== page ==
- A significant proportion of patients with cancer report cannabis use.
- Cannabis use has increased over time in patients with and without cancer.
Why this matters
- Although patients with cancer were more likely to use opioids, opioid use did not increase over time.
- "Medical marijuana legalization has previously been associated with a reduction in hospitalizations related to opioid dependence or abuse, suggesting that if patients are in fact substituting marijuana for opioids, this may introduce an opportunity for reducing opioid-related morbidity and mortality,” a coauthor said in a news release.
- Data for 19,604 US National Health and Nutrition Examination Survey respondents aged 20-60 years during 2005-2014; 4.2% reported having cancer.
- 826 patients with cancer were propensity score-matched with 1652 noncancer "controls."
- Funding: NIH.
- Patients with cancer reported greater rates past-year (40.3% vs 38.0%) and current cannabis use (8.7% vs 6.6%).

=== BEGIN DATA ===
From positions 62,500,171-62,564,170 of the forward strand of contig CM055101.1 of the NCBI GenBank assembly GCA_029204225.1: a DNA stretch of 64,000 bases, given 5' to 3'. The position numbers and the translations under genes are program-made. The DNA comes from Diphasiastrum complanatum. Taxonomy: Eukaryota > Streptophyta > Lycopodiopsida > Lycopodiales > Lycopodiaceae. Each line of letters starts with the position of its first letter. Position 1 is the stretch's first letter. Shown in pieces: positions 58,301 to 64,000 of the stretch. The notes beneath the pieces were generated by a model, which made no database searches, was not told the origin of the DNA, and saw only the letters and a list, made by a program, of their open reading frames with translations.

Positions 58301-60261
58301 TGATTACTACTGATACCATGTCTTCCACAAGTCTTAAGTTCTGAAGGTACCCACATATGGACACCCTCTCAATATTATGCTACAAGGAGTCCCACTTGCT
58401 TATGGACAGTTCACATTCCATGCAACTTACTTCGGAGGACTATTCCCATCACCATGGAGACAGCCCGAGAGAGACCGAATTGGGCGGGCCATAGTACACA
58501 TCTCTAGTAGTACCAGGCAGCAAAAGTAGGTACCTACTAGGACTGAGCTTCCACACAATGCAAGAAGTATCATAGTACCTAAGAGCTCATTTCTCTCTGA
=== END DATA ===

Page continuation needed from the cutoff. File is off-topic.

- Patients with cancer were more than twice as likely to use opioids (13.9% vs 6.4%; OR=2.43; P<.001 and smoke cigarettes vs or="1.34; P=.005).</li">
- In multivariate analysis, cancer was tied to higher odds of opioid use (aOR=1.82; P=.008) but not current cannabis use.
- Overall, odds of cannabis use increased over the 10-year span (9.3% to 12.3%; OR per 2-year span=1.05; P=.012), but opioid use remained stable.
- No statistically significant difference in longitudinal odds of cannabis or opioid use in patients with vs without cancer.
- Patient-reported data.
- Cross-sectional design.